The English language is a complex, flexible and highly expressive one. It is constantly changing, responding to the world around it and absorbing elements from every other language and culture that it comes into contact with. English has absorbed Arabic influences not only through contact with the Moorish of Spain but also through soldiers returning home from the Crusades and trading links with the Arab world.
Many words used in astrology and alchemy have their roots in Arabic because the Arabic world was at the forefront of these disciplines. It would probably surprise you to find out just how many English words have their origins in Arabic.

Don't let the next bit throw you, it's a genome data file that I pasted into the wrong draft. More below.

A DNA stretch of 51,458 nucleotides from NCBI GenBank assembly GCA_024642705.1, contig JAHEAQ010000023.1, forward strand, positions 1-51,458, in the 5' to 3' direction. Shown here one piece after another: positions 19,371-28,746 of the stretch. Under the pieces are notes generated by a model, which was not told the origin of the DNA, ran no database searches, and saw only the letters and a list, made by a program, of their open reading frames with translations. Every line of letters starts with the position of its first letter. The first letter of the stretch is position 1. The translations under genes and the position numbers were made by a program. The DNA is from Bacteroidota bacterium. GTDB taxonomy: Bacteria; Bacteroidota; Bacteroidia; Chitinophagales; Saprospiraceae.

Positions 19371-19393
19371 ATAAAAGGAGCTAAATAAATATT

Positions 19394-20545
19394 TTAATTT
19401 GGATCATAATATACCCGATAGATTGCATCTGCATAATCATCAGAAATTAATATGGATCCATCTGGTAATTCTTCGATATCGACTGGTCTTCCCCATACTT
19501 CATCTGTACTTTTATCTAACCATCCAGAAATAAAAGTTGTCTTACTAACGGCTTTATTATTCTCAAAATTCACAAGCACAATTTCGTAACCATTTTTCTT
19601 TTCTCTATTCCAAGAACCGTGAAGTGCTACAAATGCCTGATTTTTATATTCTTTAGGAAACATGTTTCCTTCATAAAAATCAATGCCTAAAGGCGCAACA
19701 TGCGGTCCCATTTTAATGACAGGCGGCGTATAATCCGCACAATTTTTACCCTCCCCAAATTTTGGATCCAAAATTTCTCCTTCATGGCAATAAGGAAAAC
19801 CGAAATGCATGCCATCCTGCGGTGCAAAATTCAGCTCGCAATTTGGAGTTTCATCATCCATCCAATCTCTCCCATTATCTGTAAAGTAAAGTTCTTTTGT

People who speak English do not realize that some of the time they are also speaking Arabic. There are perhaps as many as 10,000 words derived from Arabic. Words like alcohol, algebra, algorithm, almanac, banana, caliber, guitar, lemon, mattress, pie, tulip – and that is just a few.
A lot of this influence on languages took place between the 8th and 12th centuries as the Islamic Empire expanded into the Mediterranean. Even today words like kebab, couscous, falafel and hummus are beginning to find their way into English dictionaries.
For 1000 years, Arabic was the primary international language of commerce, scholarship and politics, much as English is in today’s world. In fact, over the centuries English adopted many words that were either borrowed directly from Arabic, or were absorbed indirectly through other languages, especially Spanish.